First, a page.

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FITS AND STARTS On Digital & VOD December 5

Movie Review: #Popstar Never Stop Never Stopping

Popstar: Never Stop Never Stopping

Review by Matt Cummings

If This is Spinal Tap represents the pinnacle of the music mockumentary, Popstar: Never Stop Never Stopping is a powerful lesson in what can happen when nearly all the same "right pieces" turn out something very different. Hilariously inventive throughout - but painfully slow when character development needs to take place - the comedy hits some interesting heights and nearly wins over our love.

For boy-band leader Connor Friel (AKA Connor4real, played by Andy Samberg), his first project Style Boyz was a sensation that needed to end. Started by his best friends Lawrence (Akiva Schaffer) and DJ Owen (Jorma Taccone), the act became an example of 90's excess silliness with tracks like Karate Guy and Donkey Roll. After a fight on stage, the band breaks up and Connor embarks upon a successful solo career, experiencing instant success. But it's not long before his second album crashes, leading the douche canoe to reconsider his life's choices. As Connor's life descends into a litany of bad choices and his fiancee's breakup, he must either reconcile with his former bandmates or completely disappear from the news cycle, condemned to a Vegas show act instead of pop immortal.

Popstar contains some genuinely hilarious moments. In fact, the first 15 minutes of universe building is some of the best comedy of 2016. Songs like Bin Laden - about Connor's girlfriend's sexual demands - are classic Lonely Island. The trio parade a cavalcade of pop stars in 'interview' positions as they remark on the success/failure/rebirth of Connor, some of which again is excellent. But soon, Popstar begins to run long in the tooth. You can only have so many SNL-type skits (of about the same length), cobbled together with more SNL Digital Shorts, and then back to the skits before you begin to see a pattern. Once that's exposed (like the man's genitals that Connor is forced to sign), I started wanting this thing to end. But at only 86 minutes, one would think that ending would arrive sooner than you'd expect. Quite the opposite: the script by Lonely Island starts to embark upon greater and greater amounts of ad libbing that seems more like a plug to a growing crack in the levy.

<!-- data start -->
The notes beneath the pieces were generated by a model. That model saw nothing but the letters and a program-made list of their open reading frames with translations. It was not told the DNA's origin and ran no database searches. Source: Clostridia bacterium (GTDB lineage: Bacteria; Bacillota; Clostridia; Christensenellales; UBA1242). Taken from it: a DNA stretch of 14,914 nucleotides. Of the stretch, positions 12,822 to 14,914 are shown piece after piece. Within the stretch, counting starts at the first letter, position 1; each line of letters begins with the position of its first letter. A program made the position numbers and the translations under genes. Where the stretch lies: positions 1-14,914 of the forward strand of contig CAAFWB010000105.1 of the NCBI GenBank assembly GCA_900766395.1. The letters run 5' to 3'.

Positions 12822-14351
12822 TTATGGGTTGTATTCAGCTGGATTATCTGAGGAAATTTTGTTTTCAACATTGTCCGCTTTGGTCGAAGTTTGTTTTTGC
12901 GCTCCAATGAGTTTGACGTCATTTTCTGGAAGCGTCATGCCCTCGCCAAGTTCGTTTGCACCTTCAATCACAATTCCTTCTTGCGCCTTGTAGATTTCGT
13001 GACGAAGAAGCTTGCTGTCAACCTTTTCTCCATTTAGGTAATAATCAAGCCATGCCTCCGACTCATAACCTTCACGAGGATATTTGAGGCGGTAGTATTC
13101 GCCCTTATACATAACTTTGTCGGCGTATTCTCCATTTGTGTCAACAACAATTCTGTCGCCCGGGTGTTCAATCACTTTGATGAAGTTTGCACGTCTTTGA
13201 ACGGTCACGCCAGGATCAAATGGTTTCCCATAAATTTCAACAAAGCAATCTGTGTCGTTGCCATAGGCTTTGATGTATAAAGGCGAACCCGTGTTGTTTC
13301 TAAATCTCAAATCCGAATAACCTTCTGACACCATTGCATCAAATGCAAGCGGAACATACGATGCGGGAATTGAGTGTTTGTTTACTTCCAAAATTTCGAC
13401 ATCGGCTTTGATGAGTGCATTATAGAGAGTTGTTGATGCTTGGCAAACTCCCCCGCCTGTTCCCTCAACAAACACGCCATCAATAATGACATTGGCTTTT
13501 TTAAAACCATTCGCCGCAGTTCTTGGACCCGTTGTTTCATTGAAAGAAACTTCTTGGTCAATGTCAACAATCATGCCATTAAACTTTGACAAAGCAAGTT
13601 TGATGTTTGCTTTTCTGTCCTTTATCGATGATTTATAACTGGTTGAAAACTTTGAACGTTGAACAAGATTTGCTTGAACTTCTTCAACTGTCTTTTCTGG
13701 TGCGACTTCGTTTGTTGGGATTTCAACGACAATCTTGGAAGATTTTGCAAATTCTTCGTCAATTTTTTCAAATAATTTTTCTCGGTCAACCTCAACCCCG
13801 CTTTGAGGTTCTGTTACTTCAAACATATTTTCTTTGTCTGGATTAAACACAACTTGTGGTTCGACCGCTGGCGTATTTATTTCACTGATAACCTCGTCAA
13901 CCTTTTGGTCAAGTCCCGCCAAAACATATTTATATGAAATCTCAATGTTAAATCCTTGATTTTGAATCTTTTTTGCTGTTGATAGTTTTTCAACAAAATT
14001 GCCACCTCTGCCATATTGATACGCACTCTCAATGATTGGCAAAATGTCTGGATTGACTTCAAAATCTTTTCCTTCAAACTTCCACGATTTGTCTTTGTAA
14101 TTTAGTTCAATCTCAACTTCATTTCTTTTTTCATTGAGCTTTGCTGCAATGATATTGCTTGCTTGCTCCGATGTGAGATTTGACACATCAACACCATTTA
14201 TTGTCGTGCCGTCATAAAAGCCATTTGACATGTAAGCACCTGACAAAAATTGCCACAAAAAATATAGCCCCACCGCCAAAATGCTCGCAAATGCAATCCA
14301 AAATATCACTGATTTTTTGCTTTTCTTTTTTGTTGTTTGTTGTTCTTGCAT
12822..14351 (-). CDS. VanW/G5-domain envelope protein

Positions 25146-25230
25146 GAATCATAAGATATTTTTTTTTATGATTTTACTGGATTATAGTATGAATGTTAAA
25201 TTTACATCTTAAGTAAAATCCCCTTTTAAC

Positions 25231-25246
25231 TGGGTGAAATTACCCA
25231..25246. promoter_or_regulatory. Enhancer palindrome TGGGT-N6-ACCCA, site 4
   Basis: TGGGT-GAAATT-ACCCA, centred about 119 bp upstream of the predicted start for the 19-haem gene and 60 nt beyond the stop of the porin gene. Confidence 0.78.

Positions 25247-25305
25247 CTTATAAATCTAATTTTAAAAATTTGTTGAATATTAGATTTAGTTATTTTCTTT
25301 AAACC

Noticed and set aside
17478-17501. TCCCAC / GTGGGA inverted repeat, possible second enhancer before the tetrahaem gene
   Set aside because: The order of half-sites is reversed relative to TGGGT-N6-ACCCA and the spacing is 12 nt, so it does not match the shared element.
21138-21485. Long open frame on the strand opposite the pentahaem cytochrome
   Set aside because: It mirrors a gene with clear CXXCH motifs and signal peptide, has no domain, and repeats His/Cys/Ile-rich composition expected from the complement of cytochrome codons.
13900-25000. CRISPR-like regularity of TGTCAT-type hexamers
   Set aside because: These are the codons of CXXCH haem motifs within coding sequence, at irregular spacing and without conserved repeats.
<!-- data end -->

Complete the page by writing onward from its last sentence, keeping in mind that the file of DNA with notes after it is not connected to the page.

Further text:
I'm not going to start bagging on Samberg or his former SNL cohorts, as Popstar is supposed to be stupidly funny. Just like his faux band, Samberg is clearly the best at delivering these lines, but his partners get their moments to stare blankly at the camera, or in Scaffer's case to pose in front of poorly-carved wood statues. Sarah Silverman - who plays their agent - is more straightman in the whole affair, something she exceeds at doing. But Popstar's also got something to say about the state of Internet fandom, musician egos, the sellout, and plenty of other topics. Some of it works, but most is just attempts to keep our interest before the next funny song arrives.

I did love the pop numbers, and both Schaffer and Taccone as co-directors prove they can construct a scene. Connor's opportunistic manager (played by Tim Meadows) is also a delight, and proves that he's ready to make us laugh again after a long absence. If you walk in the most minimum of expectations - and make sure you don't waste a full ticket price on such a short film - then, Popstar might actually entertain.

Filled with moments of sheer hilarity - but bogged down by seemingly hours of filler drudgery, Popstar sinks when the characters need to actually start talking. The SNL-type Digital Shorts are really great and the film in general will play great for tweens, teens, and the early 20-somethings.. But for the rest of us, things here get old real fast. It's not the worst thing we've seen all year, but it does make a convincing case for the troubles which some former SNL leads experience when transitioning to the big screen.

Popstar: Never Stop Never Stopping is rated R for some graphic nudity, language throughout, sexual content and drug use and has a runtime of 86 minutes.

Discuss this review with fellow SJF fans on Facebook. On Twitter, follow us at @SandwichJohnFilms, and follow author Matt Cummings at @mfc90125.

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